149: Friends of the Flora

Show Notes: Episode 149

Today on the First 40 Miles, if you want to be a friend of the forest, get to know the flora.  We’ll share some ways to make your next trip more rich as you get to know the plants that surround you.  Then we’ll review a new ultra-durable, refillable lighter.  For today’s Backpack Hack of the Week, you’ll learn a plant-geek approved way to bring forest samples home for further study.


  • Plant identification
  • Why would you want to identify plants?
  • Does it ruin the experience or enrich the experience?
  • Our family goal…to get better at plant identification

Top 5 Ways to Become Familiar with Plant Life

Look at the Big Picture

Stop, Sit and Study

  • On the Trail: One of the great ways to really get to know a plant is to sketch it.  When you sketch a plant, you take nothing for granted.  You look at every edge, every node, every bump.  And if the entire plant it too much to sketch, focus on one leaf.
  • What are the edges of the leaf like, how is it attached to the branch, can you see the veins, are there injuries or evidence of animal, fungal or bacterial damage to the leaf? Even if you don’t know the name of the plant, it is one you’ll be able to identify if you see it again.
  • Also, when you study, don’t be afraid to touch, smell the plant, look under the leaves, see what else is growing around it…
  • Off the Trail: Check for a formal course of study through your state’s Cooperative Extension office
  • Here in Oregon we have the Oregon Master Naturalist Program http://oregonmasternaturalist.org/

Rehike the same area

  • A hike you’re familiar with
  • This gives you a chance to tune in and notice things

Photograph what you see

  • Macro setting on camera, get up close with all parts of plant
  • You can study the photos, familiarize yourself with them, even share them with the local extension office to see if they know what it is.
  • Apps for plant ID: PlantNet and iNaturalist app

Take a Sample

  • Josh’s brother, Ben, works in the University of Washington Herbarium where they collect plant samples
  • Sample collection protocol

SUMMIT Gear Review™: Exotac titanLIGHT


  • The EXOTAC titanLIGHT is a refillable, waterproof lighter and with a replaceable flint and wick. Made from aircraft grade aluminum, it has O-ring seals for longer intervals between lighter fluid refills.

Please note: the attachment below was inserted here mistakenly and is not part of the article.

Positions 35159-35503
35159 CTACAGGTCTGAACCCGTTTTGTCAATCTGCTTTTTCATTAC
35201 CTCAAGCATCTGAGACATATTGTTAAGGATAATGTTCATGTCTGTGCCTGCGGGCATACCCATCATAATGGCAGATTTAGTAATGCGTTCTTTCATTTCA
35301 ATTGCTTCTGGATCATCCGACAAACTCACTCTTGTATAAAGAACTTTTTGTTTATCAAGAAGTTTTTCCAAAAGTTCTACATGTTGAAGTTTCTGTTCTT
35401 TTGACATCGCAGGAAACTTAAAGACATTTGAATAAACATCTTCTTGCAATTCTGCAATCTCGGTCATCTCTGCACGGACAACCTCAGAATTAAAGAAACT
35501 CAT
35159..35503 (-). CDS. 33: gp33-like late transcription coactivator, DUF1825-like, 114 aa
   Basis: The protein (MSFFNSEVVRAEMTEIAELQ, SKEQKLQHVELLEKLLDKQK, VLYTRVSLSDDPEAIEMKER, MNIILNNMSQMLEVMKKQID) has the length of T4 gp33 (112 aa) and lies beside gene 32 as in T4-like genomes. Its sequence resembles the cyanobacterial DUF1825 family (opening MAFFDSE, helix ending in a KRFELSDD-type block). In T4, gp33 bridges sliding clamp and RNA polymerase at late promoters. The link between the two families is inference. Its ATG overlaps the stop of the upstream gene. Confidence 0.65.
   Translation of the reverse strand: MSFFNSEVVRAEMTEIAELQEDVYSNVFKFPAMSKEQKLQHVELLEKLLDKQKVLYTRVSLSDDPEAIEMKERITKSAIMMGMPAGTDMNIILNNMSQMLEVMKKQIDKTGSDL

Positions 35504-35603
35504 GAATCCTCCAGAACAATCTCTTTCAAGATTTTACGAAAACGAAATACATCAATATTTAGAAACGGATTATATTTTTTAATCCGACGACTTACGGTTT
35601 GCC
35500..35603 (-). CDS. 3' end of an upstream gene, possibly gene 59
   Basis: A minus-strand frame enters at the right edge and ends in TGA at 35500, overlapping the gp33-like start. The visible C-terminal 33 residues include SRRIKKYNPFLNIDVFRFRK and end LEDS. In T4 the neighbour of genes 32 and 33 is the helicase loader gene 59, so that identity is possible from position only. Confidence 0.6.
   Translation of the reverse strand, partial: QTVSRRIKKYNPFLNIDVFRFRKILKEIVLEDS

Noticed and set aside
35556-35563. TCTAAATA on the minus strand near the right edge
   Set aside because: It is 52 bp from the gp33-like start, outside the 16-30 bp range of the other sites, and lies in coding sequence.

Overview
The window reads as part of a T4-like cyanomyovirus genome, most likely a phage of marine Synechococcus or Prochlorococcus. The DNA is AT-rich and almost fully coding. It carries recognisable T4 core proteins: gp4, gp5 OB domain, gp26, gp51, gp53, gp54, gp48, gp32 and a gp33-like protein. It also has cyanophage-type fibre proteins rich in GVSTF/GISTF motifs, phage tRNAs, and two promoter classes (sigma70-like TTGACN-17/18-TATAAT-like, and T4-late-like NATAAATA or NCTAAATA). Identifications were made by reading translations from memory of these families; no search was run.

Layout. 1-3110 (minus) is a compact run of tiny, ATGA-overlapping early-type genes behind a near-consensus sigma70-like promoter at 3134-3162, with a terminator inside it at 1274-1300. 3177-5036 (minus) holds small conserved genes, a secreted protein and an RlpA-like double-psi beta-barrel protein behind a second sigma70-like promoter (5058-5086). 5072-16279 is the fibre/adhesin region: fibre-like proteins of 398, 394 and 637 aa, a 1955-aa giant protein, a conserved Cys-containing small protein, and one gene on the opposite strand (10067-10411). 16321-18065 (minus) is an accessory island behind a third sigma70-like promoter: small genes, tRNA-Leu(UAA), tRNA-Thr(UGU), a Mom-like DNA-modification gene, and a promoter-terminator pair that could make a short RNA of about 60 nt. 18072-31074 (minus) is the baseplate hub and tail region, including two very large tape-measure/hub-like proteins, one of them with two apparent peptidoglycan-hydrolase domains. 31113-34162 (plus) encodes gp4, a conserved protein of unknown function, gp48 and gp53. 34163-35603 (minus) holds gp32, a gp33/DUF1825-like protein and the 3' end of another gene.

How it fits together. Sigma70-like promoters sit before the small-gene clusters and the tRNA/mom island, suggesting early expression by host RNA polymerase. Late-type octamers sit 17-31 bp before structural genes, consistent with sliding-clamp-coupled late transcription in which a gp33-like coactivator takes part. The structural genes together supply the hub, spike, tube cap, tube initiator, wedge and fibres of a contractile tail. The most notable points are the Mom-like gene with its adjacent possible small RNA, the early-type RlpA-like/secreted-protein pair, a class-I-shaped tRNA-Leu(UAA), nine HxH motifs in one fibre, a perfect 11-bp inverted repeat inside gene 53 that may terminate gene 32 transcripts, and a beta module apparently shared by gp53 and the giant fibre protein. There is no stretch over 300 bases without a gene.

• CNC router (Or Computer Numerical Control router) is a computer-controlled cutting machine used for cutting various hard materials, such as wood, composites, aluminum, steel, plastics, and foams.


  • Waterproof lighter with a replaceable wick, replaceable flint
  • Has a lanyard loop at top
  • Wind guard
  • One nice feature is that it comes off with a 3/4 turn, so it’s secure enough to keep the fuel from evaporating, but not so secure that it takes a long time to get the top off.


  • Weighs 1.6 oz. (46 grams)
  • When filled weighs 1.9 ounces


  • Fill with lighter fluid specifically for lighters (Ronsonol or Zippo brand)
  • Waterproof to 1 meter


  • $49.95


  • Smooth in every way–CNC is incredibly precise
  • What I call “heirloom gear” or “legacy gear”
  • Ends the “consume and dispose” cycle
  • American made

Backpack Hack of the Week™: Ultralight Plant Press

  • 2 pieces of cardboard (cut so that rubber bands fit around)
  • several sheets white tissue paper (colored WILL bleed)
  • 2-4 rubber bands

Cut the cardboard to 5inches by 5 inches.  Cut the tissue paper to the same size and put in between cardboard.  Wrap rubber bands around the cardboard to hold everything in place.

Don’t store it in a plastic bag—you want it to breathe and dry out.  Check it in 3 days.

You can add more pieces of cardboard and tissue paper to press more plants.

Trail Wisdom

If you would attain to what you are not yet, you must always be displeased by what you are. For where you are pleased with yourself there you have remained. Keep adding, keep walking, keep advancing.

–Saint Augustine